One of the prominent landmarks in Shibuya is the Shibuya Crossing, located in front of the Shibuya Station Hachiko exit. It is the world's busiest pedestrian crossing and a large intersection where it gets densely packed with as many as 2,500 to 3,000 people crossing at a time when the lights turn green. If it's your first time, you'll probably be amazed at the insane wave of the crowd. Some say the perfect observation spot is at the Starbucks Shibuya Tsutaya, but it's always full. You're lucky if you can get a window seat later in the afternoon or the evening. But for us, we opted to stay in one of the side streets of Shibuya Crossing and found a great location to take pictures and videos.
Of course, we had to take a walk across this famous intersection featured in movies like Sofia Coppola's Lost in Translation, The Fast and the Furious: Tokyo Drift, and Resident Evil: Afterlife and Retribution.
(Note: Watch it in action on my 👉👉👉 YouTube channel).
Other points of interest in Shibuya is the Hachiko Statue. It's a bronze statue of a loyal dog named Hachiko, a Japanese Akita dog. It's just a small statue, really, but what's great is the real-life story behind it. The master, a university professor, wasn't able to come back home because he died from a cerebral hemorrhage during his class. But, the dog continued to wait everyday for over nine years for a deceased master at the station. Oh my goodness, his loyalty to his owner is just astounding!💖 I would say this dog is better than most human beings. Sad, but true.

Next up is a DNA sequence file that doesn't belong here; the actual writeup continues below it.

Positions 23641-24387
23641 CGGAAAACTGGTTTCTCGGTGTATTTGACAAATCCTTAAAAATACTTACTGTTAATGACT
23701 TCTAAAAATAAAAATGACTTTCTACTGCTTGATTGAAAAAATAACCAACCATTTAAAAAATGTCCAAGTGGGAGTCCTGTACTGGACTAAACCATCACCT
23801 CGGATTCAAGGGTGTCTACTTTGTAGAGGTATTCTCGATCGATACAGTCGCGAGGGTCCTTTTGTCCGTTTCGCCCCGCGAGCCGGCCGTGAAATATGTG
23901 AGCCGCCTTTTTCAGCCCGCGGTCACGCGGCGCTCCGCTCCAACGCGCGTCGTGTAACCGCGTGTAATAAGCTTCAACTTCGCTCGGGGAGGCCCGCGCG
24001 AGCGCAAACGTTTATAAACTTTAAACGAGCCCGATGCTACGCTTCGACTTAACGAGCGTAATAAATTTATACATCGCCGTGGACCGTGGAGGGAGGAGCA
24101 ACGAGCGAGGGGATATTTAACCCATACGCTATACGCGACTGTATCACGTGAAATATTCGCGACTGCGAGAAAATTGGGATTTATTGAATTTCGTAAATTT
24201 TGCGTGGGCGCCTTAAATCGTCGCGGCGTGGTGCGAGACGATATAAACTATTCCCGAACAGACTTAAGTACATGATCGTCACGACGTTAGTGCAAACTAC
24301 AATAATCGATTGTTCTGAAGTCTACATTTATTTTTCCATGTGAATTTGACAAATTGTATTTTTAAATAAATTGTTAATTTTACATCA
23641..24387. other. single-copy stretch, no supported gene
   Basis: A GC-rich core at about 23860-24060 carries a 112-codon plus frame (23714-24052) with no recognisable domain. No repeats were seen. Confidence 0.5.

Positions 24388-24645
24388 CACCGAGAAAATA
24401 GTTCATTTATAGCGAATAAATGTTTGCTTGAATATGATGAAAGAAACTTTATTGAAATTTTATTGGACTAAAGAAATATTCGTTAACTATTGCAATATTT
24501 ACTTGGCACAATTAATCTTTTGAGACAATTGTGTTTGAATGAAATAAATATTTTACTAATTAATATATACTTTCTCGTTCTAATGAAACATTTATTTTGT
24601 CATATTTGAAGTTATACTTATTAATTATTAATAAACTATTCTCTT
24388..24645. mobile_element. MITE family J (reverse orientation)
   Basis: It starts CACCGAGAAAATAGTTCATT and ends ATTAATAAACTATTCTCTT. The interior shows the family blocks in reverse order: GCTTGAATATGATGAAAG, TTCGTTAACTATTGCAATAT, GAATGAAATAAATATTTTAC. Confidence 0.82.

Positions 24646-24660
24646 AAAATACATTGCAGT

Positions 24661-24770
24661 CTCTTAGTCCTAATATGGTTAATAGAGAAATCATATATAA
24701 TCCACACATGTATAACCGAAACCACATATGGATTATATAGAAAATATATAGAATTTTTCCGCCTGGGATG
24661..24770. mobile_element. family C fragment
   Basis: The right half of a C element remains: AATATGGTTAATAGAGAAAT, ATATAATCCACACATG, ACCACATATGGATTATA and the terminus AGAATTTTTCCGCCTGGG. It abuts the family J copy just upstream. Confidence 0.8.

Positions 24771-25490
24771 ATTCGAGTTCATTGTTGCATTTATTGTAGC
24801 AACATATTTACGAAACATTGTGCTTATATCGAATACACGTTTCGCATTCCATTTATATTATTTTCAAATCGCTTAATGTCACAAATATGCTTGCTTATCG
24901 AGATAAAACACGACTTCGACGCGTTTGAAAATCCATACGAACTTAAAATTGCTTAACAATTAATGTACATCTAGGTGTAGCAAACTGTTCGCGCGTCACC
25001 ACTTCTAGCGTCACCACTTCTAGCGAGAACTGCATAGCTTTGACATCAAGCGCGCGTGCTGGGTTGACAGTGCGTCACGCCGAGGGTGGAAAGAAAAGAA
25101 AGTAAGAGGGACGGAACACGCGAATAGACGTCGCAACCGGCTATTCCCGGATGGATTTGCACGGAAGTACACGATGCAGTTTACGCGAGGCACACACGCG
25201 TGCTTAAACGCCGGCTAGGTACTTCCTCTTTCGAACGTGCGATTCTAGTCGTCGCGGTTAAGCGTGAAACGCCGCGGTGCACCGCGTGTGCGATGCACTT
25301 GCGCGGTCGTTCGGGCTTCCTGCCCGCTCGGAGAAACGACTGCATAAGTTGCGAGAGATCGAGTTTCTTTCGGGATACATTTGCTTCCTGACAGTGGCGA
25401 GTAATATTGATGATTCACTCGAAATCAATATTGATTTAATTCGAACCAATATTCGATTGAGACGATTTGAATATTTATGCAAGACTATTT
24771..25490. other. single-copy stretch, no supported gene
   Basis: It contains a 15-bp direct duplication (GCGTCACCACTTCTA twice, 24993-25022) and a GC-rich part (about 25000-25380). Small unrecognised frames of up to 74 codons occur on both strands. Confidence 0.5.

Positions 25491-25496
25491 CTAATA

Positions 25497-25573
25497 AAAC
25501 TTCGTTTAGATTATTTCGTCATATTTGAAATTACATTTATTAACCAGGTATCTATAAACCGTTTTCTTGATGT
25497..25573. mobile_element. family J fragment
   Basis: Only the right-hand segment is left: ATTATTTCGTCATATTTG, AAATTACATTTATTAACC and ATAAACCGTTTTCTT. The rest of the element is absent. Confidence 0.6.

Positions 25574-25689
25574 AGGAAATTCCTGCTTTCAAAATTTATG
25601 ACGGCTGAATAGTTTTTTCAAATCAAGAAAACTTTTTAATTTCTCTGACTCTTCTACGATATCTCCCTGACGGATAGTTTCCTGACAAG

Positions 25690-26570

Have you seen the movie titled "Hachi: A Dog's Tale" starring Richard Gere? It's is an adaptation of the 1987 Japanese film Hachiko Monogatari. OMG, I cried buckets when I watched this movie. 😭 It's a memorable film. If you're going to watch it, better grab the tissues before you turn on that remote control.😉
By the way, this iconic old Tokyu's Railways carriage called "green frog train" that served as a tourist information center outside Tokyo's Shibuya station since 2006 was relocated last August 3, 2020, to Akita Prefecture. For new visitors, unfortunately, you won't see this anymore in Shibuya.
This area is also one of Tokyo's most popular meeting points. Shibuya Crossing and Hachiko Statue are located directly outside Shibuya Station's Hachiko Exit.
After Shibuya, we headed to Kabukicho, an entertainment and a red-light district in Shinjuku. We had the chance to try the most exciting and well-prepared Tonkutso (pork-based) ramen at Bankara Ra-Men, where we got to choose the level of spiciness. Bankara Ramen is one of the must-try ramen shops in Tokyo.
Wow, a big bowl of steaming and creamy soup and pork, what a great way to end the night! Overall, our dinner might not be a lavish meal, but the city of Tokyo offered enough charm for a truly unforgettable first-day adventure.